10th March 2023, London – BP’s announcement that CEO Bernard Looney netted £10 million in pay during 2022, including £8.4 million alone in bonuses, is a “kick in the teeth” for the millions struggling with high energy bills, according to Global Witness.  

This £10 million in pay is 300 times the UK average worker pay and alone equal to the energy bills of 4,000 British households. Meanwhile it is an increase of 125% on Looney’s 2021 pay.  

It follows last month’s announcement that BP made record profits in 2022 of £22.9 billion, whilst average annual household energy bills are currently estimated at £2,500, driving people across the UK into poverty.  

BP has invested heavily in Russia, whose invasion of Ukraine has caused oil and gas prices to spike. After Putin invaded Ukraine, Looney announced BP would sell its 20 percent stake in Russian oil giant Rosneft, but unlike rivals Shell and Exxon the company still has not pulled out

Jonathan Noronha-Gant, Senior Fossil Fuels Campaigner at Global Witness, said: 

“People everywhere struggling to feed their families or warm their homes in the harsh winter months, have every right to be angry that the CEO of a huge energy firm is netting millions of pounds in pay. This enormous pay package is a kick in the teeth to all hardworking people being faced with a cost-of-living crisis.”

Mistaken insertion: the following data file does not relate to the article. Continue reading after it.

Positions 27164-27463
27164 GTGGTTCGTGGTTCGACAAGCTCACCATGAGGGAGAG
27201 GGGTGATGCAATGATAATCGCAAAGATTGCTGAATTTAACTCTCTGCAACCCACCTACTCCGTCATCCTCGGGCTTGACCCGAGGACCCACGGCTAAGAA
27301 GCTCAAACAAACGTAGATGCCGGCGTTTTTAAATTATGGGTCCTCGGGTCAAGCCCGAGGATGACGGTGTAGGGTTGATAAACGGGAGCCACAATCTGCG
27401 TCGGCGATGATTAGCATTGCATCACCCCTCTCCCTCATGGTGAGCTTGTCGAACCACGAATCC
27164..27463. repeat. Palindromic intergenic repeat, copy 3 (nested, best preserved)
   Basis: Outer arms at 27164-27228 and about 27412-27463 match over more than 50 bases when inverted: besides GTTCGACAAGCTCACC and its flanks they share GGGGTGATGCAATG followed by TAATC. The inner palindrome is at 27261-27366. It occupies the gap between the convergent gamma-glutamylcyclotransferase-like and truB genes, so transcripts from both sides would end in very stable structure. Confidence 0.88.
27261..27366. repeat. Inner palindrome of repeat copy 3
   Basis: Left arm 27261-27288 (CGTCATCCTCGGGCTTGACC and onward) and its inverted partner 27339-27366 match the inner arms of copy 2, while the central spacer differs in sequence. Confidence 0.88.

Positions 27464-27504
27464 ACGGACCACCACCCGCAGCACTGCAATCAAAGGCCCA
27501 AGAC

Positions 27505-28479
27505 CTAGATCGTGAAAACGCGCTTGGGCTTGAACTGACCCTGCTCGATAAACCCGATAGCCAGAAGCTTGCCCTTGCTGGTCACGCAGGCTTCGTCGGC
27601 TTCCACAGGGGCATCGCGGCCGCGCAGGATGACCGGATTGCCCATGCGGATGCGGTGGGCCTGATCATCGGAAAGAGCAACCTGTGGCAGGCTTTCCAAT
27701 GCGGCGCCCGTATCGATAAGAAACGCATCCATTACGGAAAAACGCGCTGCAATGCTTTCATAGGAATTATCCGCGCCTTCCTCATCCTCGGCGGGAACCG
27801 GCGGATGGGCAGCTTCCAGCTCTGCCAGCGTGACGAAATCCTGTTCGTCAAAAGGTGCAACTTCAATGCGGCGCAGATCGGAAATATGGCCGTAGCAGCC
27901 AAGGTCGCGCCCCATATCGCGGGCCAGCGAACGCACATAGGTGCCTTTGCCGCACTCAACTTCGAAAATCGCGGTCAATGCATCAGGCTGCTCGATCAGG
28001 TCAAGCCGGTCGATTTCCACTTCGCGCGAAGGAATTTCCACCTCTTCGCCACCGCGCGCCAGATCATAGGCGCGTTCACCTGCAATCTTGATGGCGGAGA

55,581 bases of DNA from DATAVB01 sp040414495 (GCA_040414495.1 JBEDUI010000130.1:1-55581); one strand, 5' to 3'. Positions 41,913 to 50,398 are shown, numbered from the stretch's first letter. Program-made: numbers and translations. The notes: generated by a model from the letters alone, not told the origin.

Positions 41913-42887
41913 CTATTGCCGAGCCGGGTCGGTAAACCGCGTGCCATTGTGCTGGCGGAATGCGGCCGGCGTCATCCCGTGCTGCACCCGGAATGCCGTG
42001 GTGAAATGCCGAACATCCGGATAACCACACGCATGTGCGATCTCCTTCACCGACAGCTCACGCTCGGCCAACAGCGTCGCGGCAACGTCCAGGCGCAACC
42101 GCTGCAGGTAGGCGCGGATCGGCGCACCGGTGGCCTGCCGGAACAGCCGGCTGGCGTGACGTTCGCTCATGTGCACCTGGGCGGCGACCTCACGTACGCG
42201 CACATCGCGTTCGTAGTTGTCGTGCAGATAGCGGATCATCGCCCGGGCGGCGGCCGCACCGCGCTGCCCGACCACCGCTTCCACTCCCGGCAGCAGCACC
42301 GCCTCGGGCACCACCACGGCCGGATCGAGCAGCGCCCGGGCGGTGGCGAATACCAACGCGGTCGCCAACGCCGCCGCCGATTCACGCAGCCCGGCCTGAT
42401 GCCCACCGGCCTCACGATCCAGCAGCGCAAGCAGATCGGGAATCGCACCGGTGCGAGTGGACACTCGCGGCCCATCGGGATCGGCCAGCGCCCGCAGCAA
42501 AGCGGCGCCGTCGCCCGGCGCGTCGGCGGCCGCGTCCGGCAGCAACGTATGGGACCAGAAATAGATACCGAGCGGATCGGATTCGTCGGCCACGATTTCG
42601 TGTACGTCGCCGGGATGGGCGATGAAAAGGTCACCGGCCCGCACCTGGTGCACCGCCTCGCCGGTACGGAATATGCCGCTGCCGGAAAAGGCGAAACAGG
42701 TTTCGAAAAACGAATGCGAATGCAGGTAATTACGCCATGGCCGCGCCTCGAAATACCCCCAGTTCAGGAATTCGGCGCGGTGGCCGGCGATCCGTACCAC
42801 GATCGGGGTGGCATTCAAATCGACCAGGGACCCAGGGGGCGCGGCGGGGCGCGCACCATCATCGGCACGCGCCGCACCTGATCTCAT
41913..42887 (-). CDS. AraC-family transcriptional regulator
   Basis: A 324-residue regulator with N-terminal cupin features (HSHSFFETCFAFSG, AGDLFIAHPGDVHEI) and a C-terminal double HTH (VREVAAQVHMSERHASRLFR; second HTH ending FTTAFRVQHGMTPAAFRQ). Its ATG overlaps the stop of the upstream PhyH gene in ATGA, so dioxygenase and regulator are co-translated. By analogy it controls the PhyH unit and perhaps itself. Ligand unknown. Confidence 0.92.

“Nothing could be a starker example of the gross inequality that sits at the very heart of our broken energy system. For a rich few to be seeing their already extraordinary wealth bolstered, precisely because bills have been so unaffordable for the majority, is a twisted irony. At the very least governments should be implementing a proper windfall tax on both profits and CEO pay.” 

“If the climate crisis isn’t reason enough to move off fossil fuels, surely governments cannot ignore that poverty is on the rise because of our oil and gas reliance. There is a better way of doing things that can protect both people and planet, and it starts with boosting renewable energy and breaking the power of big energy firms who get richer from crises.” 

Today’s news follows Shell’s announcement yesterday that former CEO Ben van Beurden took home £9.7 million last year and is set to continue earning throughout 2022, despite having left the role in December.